Iraqi Shia group’s spokesperson calls ‘assassination attempt’ on PM ‘fabricated’ incident

A spokesperson for the political wing of an Iraqi Shia militia says the alleged assassination attempt on Prime Minister Mustafa al-Kadhimi could have been staged to distract from the reported deaths of election protesters.

In a series of posts on Sunday, Mahmoud Al-Rubaie, the spokesperson for Iraq’s Sadiqoun political bloc, claimed that the incident could be a false flag operation to cover up the government’s crackdown on people protesting the results of the recent parliamentary election.

“My expectation is [that] it is a fabricated explosion… with the aim of covering up yesterday’s crimes and preoccupying public opinion,” Al-Rubaie said in a statement, as translated by Al Arabiya English.

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FILE PHOTO: Iraqi Prime Minister Mustafa Al-Kadhimi casts his vote at the polling station at the Green Zone in Baghdad, as Iraqis go to the polls to vote in the parliamentary election, in Iraq, October 10, 2021. © REUTERS/Ahmed Saad
Drone hits home of Iraqi PM in ‘failed assassination attempt’ amid election protests

Al-Rubaie said the US air defense systems failed to thwart the attack, which took place within Baghdad’s heavily fortified Green Zone, where the prime minister’s residence and foreign diplomatic compounds are located. The authorities were “not able to present a convincing scenario” of Sunday’s events, he tweeted.

Earlier on Sunday, Iraq security forces reported that the prime minister had been targeted in his residence by a “booby-trapped drone” in a “failed assassination attempt.” There were also reports on social media of gunfire and sirens coming from Baghdad’s Green Zone around the time of the reported attack. Al-Kadhimi later emerged from the incident visibly unscathed, calling for “calm and restraint from everyone” for “the sake of Iraq.”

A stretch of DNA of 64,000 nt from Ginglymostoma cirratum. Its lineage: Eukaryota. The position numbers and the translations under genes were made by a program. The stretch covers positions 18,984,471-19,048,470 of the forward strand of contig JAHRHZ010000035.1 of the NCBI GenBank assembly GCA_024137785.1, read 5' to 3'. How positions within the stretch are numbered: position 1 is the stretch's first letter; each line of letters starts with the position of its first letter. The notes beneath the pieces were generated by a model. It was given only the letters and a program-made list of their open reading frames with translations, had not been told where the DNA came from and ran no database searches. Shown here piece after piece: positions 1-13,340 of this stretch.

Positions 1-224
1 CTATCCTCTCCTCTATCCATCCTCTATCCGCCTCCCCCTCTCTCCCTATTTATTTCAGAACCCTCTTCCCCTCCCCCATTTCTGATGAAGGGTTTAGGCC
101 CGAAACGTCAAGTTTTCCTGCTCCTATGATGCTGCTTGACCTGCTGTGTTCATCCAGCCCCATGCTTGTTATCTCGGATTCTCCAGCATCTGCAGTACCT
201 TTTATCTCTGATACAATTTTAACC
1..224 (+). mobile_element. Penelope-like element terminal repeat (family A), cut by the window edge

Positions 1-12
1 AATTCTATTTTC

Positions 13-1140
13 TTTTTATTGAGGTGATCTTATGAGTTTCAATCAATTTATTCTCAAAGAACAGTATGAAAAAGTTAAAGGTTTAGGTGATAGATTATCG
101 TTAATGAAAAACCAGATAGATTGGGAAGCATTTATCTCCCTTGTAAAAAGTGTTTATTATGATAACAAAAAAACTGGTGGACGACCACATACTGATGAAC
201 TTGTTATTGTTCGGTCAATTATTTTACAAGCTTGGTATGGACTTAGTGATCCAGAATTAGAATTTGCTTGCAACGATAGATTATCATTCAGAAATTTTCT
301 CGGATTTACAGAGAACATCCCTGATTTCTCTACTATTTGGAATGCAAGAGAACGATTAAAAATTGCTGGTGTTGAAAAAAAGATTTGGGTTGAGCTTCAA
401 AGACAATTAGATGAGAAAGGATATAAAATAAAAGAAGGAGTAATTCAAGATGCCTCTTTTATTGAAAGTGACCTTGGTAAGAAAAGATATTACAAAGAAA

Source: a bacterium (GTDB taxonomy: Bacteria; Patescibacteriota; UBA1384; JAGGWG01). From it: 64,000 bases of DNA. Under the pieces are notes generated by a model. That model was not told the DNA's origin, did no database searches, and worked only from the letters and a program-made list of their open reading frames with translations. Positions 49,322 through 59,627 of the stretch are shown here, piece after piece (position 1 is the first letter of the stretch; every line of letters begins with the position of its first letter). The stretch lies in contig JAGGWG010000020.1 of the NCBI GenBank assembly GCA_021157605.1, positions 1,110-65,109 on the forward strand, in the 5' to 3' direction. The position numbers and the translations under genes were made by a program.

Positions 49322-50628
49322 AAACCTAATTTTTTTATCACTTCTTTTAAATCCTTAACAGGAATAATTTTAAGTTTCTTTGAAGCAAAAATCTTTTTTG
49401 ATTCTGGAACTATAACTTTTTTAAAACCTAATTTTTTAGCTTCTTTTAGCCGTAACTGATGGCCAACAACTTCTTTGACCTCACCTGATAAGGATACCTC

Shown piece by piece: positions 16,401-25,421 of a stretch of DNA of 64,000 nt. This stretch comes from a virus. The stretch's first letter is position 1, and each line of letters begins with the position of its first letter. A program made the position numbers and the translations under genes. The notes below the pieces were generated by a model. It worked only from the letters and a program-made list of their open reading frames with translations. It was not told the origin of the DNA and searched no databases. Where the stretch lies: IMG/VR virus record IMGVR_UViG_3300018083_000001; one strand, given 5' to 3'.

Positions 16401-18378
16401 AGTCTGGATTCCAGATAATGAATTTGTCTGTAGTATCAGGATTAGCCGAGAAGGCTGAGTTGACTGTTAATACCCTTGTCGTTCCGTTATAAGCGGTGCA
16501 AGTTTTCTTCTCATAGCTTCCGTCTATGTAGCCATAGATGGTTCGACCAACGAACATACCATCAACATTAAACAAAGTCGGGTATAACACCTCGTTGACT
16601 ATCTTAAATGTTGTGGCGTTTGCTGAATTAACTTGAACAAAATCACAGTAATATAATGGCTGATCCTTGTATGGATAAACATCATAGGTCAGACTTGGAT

The prime minister said he was not hurt during the incident.

The attack took place in the aftermath of violent protests in Baghdad against the results of last month’s parliamentary election, in which pro-Iranian Shia parties took heavy losses. The protesters alleged voter fraud in the election and some parties refused to accept the results.

Clashes broke out between police and demonstrators demanding a recount of the vote on Friday, resulting in multiple injuries on both sides, and reportedly leading to casualties among the protesters. On Saturday, Al-Kadhimi tasked a special committee with investigating the “circumstances that led to the death and injuries of demonstrators and the security forces.” The prime minister expressed support for compensation for the victims of the demonstration, and indicated he would personally oversee the investigation.

The Sadiqoun bloc is part of the pro-Iranian Fatah Alliance of Shia parties and the political wing of Shia paramilitary group Asaib Ahl al-Haq, also known as the Khazali Network. The Fatah Alliance lost more than half of its parliamentary seats in last month’s election.
Speaking at a funeral procession on Saturday, the leader of the Asaib Ahl al-Haq militia, Qais al-Khazali, blamed the Al-Kadhimi government for the protesters’ deaths.

“The blood of martyrs is to hold you accountable,” al-Khazali said, as cited by AP. “The protesters only had one demand against fraud in elections. Responding like this (with live fire) means you are the first responsible for this fraud.”

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